We talked earlier about the importance of redundancy. Naturally, an equally critical concern is security, both of the data itself and the servers that host it. After all, if you choose the wrong web hosting provider, your e-commerce site might end up stored in their basement or garage.
Host Duplex spares no expense when it comes to protection. Steadfast's Chicago data center houses the majority of our servers in the Equinix building, renowned throughout the industry as a fortress to be reckoned with. (Just getting into the building requires a background check, for starters.) There, each server has two power supplies, each with its own feed, battery backup, and diesel generator capable of running each machine for hours. Beyond even that, Steadfast has a contract with a local fuel provider to bring in extra diesel fuel immediately should any major outage ever occur. Not to be outdone, we have our own large stock of parts stored at our facility, ready to remedy any hardware issues at a moment's notice.
On the software side of the occasion, our automated monitoring system keeps a constant watch for exploits, vulnerabilities, and any suspicious behavior, keeping our live staff alert around the clock. Our management service, should a client choose to make use of it, also installs and configures the client's firewalls, while at the same time optimizing server performance, running updates, and performing weekly checks across all systems. (Clients always have the option of installing and configuring their own firewalls, of course.)
Together with some of the industry's brightest minds and strongest facilities, Host Duplex ensures that your data is as safe and rock-solid as it possibly can be.
When choosing a web hosting provider, it's tempting to go with the cheapest possible option. After all, why pay anywhere from $10 to $40+ a month when you can pay five bucks or less?
Well, several reasons.
Since the early days of the internet, fly-by-night providers — and even a few of the larger, more established ones — have been offering ridiculously low prices, often packaged together with impossibly lofty promises (check out the earlier entry on "unlimited" bandwidth). Before signing on with that kind of deal, here are a few things to consider:
What Rock-Bottom Prices Really Mean
- A provider's hardware budget comes, in large part, from their hosting fees, or lack thereof. A provider who charges pocket change isn't likely to have much more than pocket change for maintenance, upgrades, or overhead. It's not uncommon for budget providers to host their clients' sites on ramshackle custom-built machines, machines that often fail, without enough redundancy in place to keep their clients' sites up when they do go down. It goes without saying that even a few hours' down time can cost an e-commerce site hundreds, thousands, or more in lost business — much more than they "save" on hosting fees, and that's if a few hours is all it takes for the site to come back.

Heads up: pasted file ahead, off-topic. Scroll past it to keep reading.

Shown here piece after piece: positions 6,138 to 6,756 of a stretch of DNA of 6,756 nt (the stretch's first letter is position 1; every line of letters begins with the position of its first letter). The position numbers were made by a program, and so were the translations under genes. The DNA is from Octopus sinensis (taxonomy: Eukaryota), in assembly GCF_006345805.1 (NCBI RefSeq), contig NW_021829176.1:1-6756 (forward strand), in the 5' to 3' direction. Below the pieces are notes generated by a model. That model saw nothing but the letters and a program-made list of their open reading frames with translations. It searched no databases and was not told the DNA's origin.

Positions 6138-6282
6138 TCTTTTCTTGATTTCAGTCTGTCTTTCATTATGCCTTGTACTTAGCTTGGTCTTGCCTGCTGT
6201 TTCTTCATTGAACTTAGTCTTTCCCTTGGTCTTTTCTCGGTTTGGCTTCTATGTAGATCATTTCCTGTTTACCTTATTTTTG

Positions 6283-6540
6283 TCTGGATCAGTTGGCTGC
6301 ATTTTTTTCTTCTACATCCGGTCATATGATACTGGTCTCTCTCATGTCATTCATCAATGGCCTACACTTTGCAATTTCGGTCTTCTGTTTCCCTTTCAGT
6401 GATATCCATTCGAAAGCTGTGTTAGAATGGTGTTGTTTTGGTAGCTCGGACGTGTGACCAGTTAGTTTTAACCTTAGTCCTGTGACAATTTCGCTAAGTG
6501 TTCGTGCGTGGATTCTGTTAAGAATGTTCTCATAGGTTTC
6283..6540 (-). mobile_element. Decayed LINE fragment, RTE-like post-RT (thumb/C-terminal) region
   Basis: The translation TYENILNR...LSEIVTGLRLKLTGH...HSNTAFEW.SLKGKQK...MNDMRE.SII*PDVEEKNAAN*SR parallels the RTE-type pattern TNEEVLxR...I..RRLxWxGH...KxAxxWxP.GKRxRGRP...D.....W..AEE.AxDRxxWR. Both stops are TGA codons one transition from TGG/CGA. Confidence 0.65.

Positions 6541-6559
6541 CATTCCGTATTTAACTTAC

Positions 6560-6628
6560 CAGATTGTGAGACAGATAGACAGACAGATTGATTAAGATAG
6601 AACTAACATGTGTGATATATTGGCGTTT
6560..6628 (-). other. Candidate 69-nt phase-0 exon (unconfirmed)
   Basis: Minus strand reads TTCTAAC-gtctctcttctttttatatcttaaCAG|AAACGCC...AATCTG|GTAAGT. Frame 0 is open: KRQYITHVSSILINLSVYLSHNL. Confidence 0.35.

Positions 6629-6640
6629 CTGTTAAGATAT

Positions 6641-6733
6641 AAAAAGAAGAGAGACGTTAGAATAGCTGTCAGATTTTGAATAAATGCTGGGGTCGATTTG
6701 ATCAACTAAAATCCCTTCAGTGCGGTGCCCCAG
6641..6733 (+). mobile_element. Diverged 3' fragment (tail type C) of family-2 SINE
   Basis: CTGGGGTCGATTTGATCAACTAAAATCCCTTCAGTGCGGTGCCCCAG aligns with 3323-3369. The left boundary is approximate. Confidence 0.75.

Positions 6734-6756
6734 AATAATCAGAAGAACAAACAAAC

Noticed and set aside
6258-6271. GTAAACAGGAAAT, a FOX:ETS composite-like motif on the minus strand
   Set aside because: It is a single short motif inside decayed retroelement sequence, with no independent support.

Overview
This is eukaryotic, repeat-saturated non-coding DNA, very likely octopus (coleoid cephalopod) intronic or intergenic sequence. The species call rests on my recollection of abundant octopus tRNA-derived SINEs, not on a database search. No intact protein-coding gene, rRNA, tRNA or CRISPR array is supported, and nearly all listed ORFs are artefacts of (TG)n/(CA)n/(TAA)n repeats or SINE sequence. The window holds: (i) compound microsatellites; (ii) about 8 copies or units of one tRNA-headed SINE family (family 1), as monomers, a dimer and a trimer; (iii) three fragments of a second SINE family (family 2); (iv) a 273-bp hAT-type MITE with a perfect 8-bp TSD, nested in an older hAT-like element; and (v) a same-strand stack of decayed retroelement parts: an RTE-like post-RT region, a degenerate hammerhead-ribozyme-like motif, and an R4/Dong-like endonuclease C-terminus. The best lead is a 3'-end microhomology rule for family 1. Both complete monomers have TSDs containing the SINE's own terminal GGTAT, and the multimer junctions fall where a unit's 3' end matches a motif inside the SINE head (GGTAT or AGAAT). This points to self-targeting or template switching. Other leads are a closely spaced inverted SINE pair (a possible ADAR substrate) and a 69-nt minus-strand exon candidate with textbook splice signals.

- On a related note, a provider who skimps on hardware isn't likely to spend much on customer service either. When it comes to e-commerce, tech support has to be decisive, effective, and immediate — and more than that, a paying client has the right to know that it will be. Sadly, there's an entire genre of stories about poor customer service, much of it online. A fly-by-night provider might take hours, even days or longer, to answer back, and may or may not be able to solve the problem. In the worst cases — they've been rare, but they do happen — entire websites have been lost.
Bargain-bin rates are certainly eye-catching, and they may appeal to your pocketbook, but be aware of those long-term costs, and always read the fine print.
When you invest a little extra, you're investing in better hardware, ongoing upgrades, higher security, capable customer service, and, above all, reliability. What it all adds up to is peace of mind, and that's something more valuable than any discount.